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State appeals carbon ‘tax’ decision

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(The Center Square) – The Shapiro administration will appeal a Pennsylvania court’s decision to strike down a proposed carbon “tax” as unconstitutional in a bid to “protect” the authority of future governors.

The news comes just one day after Gov. Josh Shapiro teased the appeal during a press club luncheon in Harrisburg. He said it was important to “listen” to all sides involved, most of whom agree that “cap and trade” is a good idea to reduce harmful emissions.

Cap and trade is a generic term for the Regional Greenhouse Gas Initiative, a collection of Northeast and MidAtlantic states that charge power producers for the emissions their facilities create. The initiative does so through a quarterly auction where facilities buy or trade pollution credits. The total amount of credits available will eventually dwindle to zero over the next 20 years.

Since 2009, RGGI credits have collectively reduced greenhouse gas emissions 50% faster than the rest of the country and returned $6 billion back to its member states.

Those states, however, opted to join the program with legislative approval. Former Gov. Tom Wolf’s decision to enter RGGI through regulation ran afoul of the constitution, critics said – a position to which the Commonwealth Court agreed.

Shapiro spokesman Manuel Bonder said Tuesday, however, Shapiro is ready and willing to sign a bill that would implement cap and trade on a statewide level or across the 13 states that share the same power grid, should the Legislature send it to his desk – an unlikely scenario, given the multitude of skeptics in the Senate.

Shapiro, himself, was among those reticent to support RGGI during his gubernatorial campaign in 2022. On Monday, however, he reiterated that state policy doesn’t have to choose between the economy and the environment.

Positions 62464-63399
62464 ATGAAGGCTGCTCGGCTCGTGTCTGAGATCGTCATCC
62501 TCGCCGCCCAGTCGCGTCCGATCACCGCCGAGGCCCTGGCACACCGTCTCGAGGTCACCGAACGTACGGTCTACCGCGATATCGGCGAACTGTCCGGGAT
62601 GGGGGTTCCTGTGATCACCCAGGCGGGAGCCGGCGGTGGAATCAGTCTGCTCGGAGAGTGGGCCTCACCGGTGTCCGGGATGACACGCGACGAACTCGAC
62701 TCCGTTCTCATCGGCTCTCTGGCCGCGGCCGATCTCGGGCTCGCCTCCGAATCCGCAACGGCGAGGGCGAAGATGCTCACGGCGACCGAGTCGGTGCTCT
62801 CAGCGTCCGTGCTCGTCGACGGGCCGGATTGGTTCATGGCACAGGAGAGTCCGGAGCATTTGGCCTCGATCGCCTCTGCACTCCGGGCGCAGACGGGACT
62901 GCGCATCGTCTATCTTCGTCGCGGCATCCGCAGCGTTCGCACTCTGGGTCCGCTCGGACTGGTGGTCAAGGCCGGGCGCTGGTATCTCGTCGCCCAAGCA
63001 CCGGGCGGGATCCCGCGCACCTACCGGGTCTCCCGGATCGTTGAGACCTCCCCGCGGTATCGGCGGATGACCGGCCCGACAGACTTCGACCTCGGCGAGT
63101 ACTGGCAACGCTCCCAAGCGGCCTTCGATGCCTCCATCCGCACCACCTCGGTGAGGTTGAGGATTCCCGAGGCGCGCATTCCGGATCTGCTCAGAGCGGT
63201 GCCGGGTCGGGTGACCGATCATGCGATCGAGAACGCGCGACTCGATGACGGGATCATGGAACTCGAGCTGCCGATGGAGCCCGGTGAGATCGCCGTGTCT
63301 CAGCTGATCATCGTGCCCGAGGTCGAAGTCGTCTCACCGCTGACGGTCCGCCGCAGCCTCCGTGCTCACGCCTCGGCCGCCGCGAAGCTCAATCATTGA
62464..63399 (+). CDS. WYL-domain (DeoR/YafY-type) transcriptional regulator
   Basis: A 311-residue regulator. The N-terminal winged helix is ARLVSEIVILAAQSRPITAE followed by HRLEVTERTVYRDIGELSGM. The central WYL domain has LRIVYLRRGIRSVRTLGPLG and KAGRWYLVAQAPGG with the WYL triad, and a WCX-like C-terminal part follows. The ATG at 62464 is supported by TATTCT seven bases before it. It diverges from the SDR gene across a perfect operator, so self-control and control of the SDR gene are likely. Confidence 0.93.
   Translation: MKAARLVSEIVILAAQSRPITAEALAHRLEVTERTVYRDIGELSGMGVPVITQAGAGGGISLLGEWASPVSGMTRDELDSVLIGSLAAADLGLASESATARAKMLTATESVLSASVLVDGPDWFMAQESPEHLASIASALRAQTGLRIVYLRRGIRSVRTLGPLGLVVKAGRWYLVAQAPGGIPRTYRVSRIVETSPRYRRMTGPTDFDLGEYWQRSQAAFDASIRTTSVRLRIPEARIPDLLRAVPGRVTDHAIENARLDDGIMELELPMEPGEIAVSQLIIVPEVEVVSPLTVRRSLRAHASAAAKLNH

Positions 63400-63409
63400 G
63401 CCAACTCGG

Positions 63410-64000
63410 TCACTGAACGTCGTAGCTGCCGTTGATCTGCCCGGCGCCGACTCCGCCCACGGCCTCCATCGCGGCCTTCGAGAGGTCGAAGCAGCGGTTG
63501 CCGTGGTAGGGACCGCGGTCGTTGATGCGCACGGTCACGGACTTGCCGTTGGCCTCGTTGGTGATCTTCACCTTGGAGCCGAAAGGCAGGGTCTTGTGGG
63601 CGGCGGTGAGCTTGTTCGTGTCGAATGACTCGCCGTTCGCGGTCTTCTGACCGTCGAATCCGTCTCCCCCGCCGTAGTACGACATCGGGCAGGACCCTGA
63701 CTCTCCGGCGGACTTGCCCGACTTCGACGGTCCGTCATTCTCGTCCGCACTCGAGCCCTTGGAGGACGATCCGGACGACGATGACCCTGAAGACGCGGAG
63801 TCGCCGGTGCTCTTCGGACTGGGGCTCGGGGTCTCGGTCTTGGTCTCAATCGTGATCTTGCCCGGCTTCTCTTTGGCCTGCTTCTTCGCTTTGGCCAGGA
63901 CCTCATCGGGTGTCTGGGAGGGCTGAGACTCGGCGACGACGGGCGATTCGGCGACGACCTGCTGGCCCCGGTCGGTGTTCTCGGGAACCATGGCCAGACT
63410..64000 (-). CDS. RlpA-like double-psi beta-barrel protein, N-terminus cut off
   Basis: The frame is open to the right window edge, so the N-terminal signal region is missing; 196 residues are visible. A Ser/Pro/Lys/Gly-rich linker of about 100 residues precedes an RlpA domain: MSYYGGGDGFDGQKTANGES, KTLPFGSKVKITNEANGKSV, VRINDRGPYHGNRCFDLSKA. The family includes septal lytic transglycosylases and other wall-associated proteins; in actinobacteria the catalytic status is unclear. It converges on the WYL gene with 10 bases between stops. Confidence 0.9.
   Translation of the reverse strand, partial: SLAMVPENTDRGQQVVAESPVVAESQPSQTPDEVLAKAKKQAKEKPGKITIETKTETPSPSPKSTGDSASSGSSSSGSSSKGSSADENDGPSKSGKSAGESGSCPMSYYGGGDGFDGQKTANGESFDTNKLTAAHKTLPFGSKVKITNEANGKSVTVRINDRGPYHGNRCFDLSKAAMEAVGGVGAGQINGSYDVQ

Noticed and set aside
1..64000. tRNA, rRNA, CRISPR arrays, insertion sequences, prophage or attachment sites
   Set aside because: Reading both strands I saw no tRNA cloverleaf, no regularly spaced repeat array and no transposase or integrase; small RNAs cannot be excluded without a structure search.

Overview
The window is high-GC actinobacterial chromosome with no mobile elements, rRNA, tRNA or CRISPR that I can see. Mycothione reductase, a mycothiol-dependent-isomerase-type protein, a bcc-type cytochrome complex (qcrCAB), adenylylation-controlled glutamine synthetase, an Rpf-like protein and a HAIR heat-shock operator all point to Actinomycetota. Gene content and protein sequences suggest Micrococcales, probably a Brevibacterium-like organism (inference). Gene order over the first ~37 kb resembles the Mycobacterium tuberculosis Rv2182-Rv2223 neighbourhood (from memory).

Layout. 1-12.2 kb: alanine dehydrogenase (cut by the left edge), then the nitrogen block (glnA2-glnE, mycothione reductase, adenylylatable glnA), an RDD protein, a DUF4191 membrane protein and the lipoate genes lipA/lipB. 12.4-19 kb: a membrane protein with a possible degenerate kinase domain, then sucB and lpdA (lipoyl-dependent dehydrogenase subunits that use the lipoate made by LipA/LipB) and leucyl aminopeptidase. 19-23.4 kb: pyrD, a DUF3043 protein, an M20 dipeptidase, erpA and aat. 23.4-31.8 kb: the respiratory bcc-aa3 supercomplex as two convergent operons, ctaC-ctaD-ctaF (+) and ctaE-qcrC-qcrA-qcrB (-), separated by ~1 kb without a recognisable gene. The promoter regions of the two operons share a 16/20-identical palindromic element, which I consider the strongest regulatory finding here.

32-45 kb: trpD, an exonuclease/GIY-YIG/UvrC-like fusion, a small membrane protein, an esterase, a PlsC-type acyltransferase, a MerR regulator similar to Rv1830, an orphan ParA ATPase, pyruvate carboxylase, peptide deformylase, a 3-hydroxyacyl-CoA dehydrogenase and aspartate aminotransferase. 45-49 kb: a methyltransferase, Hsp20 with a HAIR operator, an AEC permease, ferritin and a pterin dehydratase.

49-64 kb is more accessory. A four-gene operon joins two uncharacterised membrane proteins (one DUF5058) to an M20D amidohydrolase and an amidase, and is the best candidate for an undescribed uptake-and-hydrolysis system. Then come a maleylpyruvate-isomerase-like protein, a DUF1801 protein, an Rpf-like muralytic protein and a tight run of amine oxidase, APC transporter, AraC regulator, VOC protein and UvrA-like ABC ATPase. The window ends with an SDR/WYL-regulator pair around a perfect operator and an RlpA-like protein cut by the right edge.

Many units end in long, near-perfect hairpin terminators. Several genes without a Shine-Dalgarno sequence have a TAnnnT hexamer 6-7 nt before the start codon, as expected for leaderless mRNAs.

“Should legislative leaders choose to engage in constructive dialogue, the governor is confident we can agree on a stronger alternative to RGGI,” Bonder said. “If they take their ball and go home, they will be making a choice not to advance commonsense energy policy that protects jobs, the environment and consumers in Pennsylvania.”

In Shapiro’s first budget proposal, he counted on more than $600 million in revenue from the program to support investments in public assistance programs, tax credits, career incentives, and public education.

The Department of Environmental Protection has said modeling shows joining RGGI will slash carbon dioxide emissions as much as 225 million tons by 2030.

In a recent report from the Kleinman Center for Energy Policy at the University of Pennsylvania, researchers concluded that RGGI participation will reduce the state’s electricity sector emissions by 84% in 2030, compared to roughly 52% without.

This can be achieved without raising utility bills or decimating energy exports, according to the report. Researchers said wind and solar generation will soften the impact of lost natural gas production and retail electricity prices will actually decline 0.6% by the time the RGGI cap zeroes out in 2040.

For critics, however, the modeling defies logic. Air pollution doesn’t respect geographical borders, they say, so non-participating neighbors like Ohio and West Virginia will still release carbon dioxide into the air, unfettered and unregulated – not to mention the atmospheric contributions from the rest of the world.

Natural gas plants, they add, are largely responsible for lowered emissions across the region, so taxing them and other legacy generators into extinction will raise consumer prices and destabilize the power grid.

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